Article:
You may have to be more involved in your child's life than you would like, but it is worth it if you can prevent them from making potentially fatal choices that could haunt them for the rest of their lives.

If in doubt, professional help should be sought. An assessment by a professional is the only way to really determine if a child has an alcohol abuse problem.

teenage-drinking-facts

Professional Help for Teen Alcohol Abuse

Prompt professional help is needed to nip teenage alcohol abuse in the bud. The type of help needed depends on the degree of alcohol use. Again, a professional assessment is necessary to determine the appropriate level of care.

It may be as simple as weekly 12-step meetings, or as involved as long-term residential care.The child's age and level of involvement with alcohol or other drugs, as well as any other personal issues that may have contributed to the problem, must all be taken into consideration before a decision can be made.

Residential treatment program provides an environment where teens can focus on dealing with their alcohol abuse issues without having to worry about what's going on at home. They also receive professional care, including medical and psychiatric services as needed.

Sometimes a combination of residential treatment and other types of help, like outpatient meetings are the best answer for stopping teenage alcohol abuse. This is especially true for younger teens who haven't yet been hooked by alcohol.

The earlier they can be exposed to Alcoholics Anonymous, the better the chances are that this will not become a lifetime struggle. There is no magic bullet when it comes to stopping teenage alcohol abuse, but there are ways to make a difference if parents take action now.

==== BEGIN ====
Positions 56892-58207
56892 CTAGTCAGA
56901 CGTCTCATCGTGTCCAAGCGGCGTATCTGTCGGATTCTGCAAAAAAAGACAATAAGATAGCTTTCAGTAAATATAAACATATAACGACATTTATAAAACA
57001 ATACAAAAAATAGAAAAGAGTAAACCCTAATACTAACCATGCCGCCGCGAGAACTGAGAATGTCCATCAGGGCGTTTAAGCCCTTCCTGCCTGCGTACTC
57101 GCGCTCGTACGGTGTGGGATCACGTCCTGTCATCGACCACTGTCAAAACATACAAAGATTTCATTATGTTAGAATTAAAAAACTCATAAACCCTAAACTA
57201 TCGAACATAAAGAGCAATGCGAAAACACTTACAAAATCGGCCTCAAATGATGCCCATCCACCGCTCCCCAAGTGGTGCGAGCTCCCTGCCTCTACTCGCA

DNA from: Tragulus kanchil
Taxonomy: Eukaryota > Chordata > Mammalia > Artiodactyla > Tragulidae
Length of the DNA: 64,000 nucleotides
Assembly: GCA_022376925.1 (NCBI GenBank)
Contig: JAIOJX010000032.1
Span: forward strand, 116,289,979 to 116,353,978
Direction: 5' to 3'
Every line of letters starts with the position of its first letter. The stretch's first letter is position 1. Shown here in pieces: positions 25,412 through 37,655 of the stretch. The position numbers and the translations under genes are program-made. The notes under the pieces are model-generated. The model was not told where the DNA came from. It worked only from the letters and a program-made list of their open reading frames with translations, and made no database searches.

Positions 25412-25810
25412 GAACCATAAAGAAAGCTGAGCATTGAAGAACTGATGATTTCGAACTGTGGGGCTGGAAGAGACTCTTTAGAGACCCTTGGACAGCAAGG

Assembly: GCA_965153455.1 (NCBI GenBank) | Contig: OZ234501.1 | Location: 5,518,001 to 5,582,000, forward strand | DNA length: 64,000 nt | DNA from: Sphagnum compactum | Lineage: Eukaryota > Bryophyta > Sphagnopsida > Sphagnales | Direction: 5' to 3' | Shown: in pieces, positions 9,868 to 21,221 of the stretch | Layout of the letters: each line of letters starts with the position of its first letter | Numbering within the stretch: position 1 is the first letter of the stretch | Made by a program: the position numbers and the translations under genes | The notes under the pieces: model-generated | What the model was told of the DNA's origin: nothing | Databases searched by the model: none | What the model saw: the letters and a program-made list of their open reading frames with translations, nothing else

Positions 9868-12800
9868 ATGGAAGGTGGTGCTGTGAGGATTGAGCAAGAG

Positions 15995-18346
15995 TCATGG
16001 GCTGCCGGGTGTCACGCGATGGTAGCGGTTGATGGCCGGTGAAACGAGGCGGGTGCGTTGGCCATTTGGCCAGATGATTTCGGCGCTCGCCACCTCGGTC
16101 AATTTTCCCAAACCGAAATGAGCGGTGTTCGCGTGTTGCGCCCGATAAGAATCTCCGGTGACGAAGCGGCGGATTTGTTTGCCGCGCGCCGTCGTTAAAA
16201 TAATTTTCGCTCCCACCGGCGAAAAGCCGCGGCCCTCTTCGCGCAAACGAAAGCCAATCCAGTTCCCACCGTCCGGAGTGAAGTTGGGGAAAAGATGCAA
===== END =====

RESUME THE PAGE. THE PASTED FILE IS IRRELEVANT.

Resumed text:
Any type of professional help must be geared specifically toward teens. Studies have shown that, while teens are welcome at any AA meeting (Alcoholics Anonymous), they are far more likely to attend meetings where the other members are their age.

Treatment facilities that specialize in treating adolescents are far more equipped to deal with the special needs of teens than those that primarily treat adult addicts.

The good news is that teen alcohol abuse is treatable. When caught early, alcohol addiction responds well to rehabilitative treatment. In fact, teens are far less likely to relapse than adults who undergo treatment for alcohol addiction. Again, this supposes that the addiction has not been going on for a number of years.

So if you think your child has an alcohol abuse problem, you need to seek help right away. For more information on finding an alcohol treatment center for your teen, take a look at our treatment and teenage drinking sections.

Lead Writer/Reviewer : Kayla Loibl

Licensed Medical Health Professional 

I am a Mental Health Counselor who is licensed in both New York (LMHC) and North Carolina (LPC). I have been working in the Mental Health field since 2015. I have worked in a residential setting, an outpatient program and an inpatient addictions program. I began working in Long Island, NY and then in Guelph, Ontario after moving to Canada. Read More


More teenage drinking facts on our effects of teenage drinking page

Alcoholism home page